The Corner

This is the first in a two-part series on the development of banking in the U.S.

Banking in the United States began with the Bank of North America, chartered by the Continental Congress in 1781 to aid the young government in financing the War of Independence. Within a few years institutions such as the Bank of New York and the Massachusetts Bank were established.

The first Treasury secretary Alexander Hamilton felt that a true central bank was necessary to assist in the commercial development of the nation. Congress was persuaded, and in 1791 the First Bank of the United States was established. Yet the agrarian-oriented states’ rights opponents to Hamilton’s federalism carried on a battle against the bank over four decades.

After the national bank’s 20-year charter was not renewed in 1811, state-chartered banks expanded without restraint. The public lost confidence in the bank notes issued by the various state institutions — the only paper currency of the time — and rushed to redeem them for “real” money, gold. Their reserves being depleted, the banks suspended payments in specie (coin) in 1814. The breakdown of the financial system revived support for a central bank; a successor institution, the Second Bank of the United States, was chartered in 1816.

Political controversy over the bank soon resumed, especially during the tenure of Nicholas Biddle as president of the bank. Biddle’s aggressive promotion of the bank and expansion of its currency function prompted President Andrew Jackson, an avid opponent of institutionalized finance and tight money, to veto a bill renewing the charter of the bank in 1872.

The following three decades became known as the period of free banking, during which anyone who met minimum state requirements was able to establish a financial institution. Thousands of different kinds of bank notes circulated, most of them of dubious value outside the immediate area of the issuing bank. In fact, many notes were outright counterfeits and others originated in “wildcat banks,” so called because their offices were deliberately located in such remote spots (“out where the wildcats roam”) that it was difficult for a holder of the notes to try to redeem them. Even legitimate banks came and went at an alarming rate.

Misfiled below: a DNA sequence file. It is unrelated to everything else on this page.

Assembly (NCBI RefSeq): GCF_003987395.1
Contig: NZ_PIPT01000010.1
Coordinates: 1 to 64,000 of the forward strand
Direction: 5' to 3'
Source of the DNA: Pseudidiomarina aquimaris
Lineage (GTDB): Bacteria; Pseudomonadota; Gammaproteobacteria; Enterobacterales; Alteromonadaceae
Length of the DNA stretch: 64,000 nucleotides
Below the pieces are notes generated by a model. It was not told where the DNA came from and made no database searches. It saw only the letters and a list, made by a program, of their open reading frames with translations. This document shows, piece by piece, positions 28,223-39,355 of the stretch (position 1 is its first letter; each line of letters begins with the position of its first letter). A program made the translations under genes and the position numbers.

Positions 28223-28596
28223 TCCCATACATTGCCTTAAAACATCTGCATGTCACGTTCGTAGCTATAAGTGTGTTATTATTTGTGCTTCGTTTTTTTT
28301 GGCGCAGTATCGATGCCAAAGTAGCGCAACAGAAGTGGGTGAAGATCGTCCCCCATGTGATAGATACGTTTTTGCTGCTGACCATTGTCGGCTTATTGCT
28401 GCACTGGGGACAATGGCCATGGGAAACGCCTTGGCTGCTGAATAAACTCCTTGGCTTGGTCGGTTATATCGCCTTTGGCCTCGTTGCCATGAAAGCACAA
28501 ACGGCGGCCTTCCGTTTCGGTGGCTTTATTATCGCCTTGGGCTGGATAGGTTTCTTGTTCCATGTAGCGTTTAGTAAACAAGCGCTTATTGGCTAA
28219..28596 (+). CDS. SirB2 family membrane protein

The financial instability in the early years of the Civil War, as well as the government’s problems in financing the war, prompted Congress to establish the first national currency in 1862. The Treasury notes were legal tender but not redeemable in specie. The following year Congress went further, creating a system under which banks would be chartered by the federal government and put under the supervision of the newly created Comptroller of the Currency.

The National Bank Act also required every bank with a national charter to redeem at full value the bank notes issued by other national banks. They were also obligated to maintain adequate reserves of gold and to deposit with the comptroller, Treasury bonds equal to one third of their capital. The notes circulated by these banks, identical in size and design, were to be the nation’s official currency.

To speed the conversion to this new system, Congress imposed a tax (first 2 percent, then 10 percent) on new bank note issues by state banks. The result was not a disappearance of state banks — many still exist today — but there was a steady acceptance of the national currency and a falling-off of counterfeit and fraudulent bank notes. The financial system was more stable than in the era of free banking but not secure enough to prevent crises such as the panics of 1873, 1893 and 1907. In the latter case, which unlike the others was primarily a banking crisis, it took a special effort by leading financier J.P. Morgan to prevent a major collapse.

Events such as these shifted public sentiment once again in favor of creating a new central bank. In 1913 Congress created the Federal Reserve System. All national banks were required and state banks were encouraged to join the system, which consisted of 12 regional reserve banks and a central reserve board. Each member bank had to buy shares in the local reserve bank equal to 6 percent of its capital and surplus. Members had to maintain reserves on deposit and could also borrow (discount) funds from the reserve bank.

The first major test of the new system came in the 1920s when a depression in agricultural prices seriously weakened banks in rural areas. The Fed was unable to prevent the failure or forced consolidation of thousands of these Main Street banks (as opposed to larger money-center banks that emerged in bigger cities to serve corporate clients). After reaching a peak of 31,000 in 1921, the number of banks in the county declined to less than 24,000 by the end of the decade. Check in next week for the conclusion.

Quote of the Week: “In great attempts it is glorious even to fail” — Vince Lombardi

Bart Ward is the chief executive officer of Ward & Co. Ltd. an Anoka-based registered investment adviser – specializing in the management of stock & bond portfolios in companies which are listed on the NYSE.

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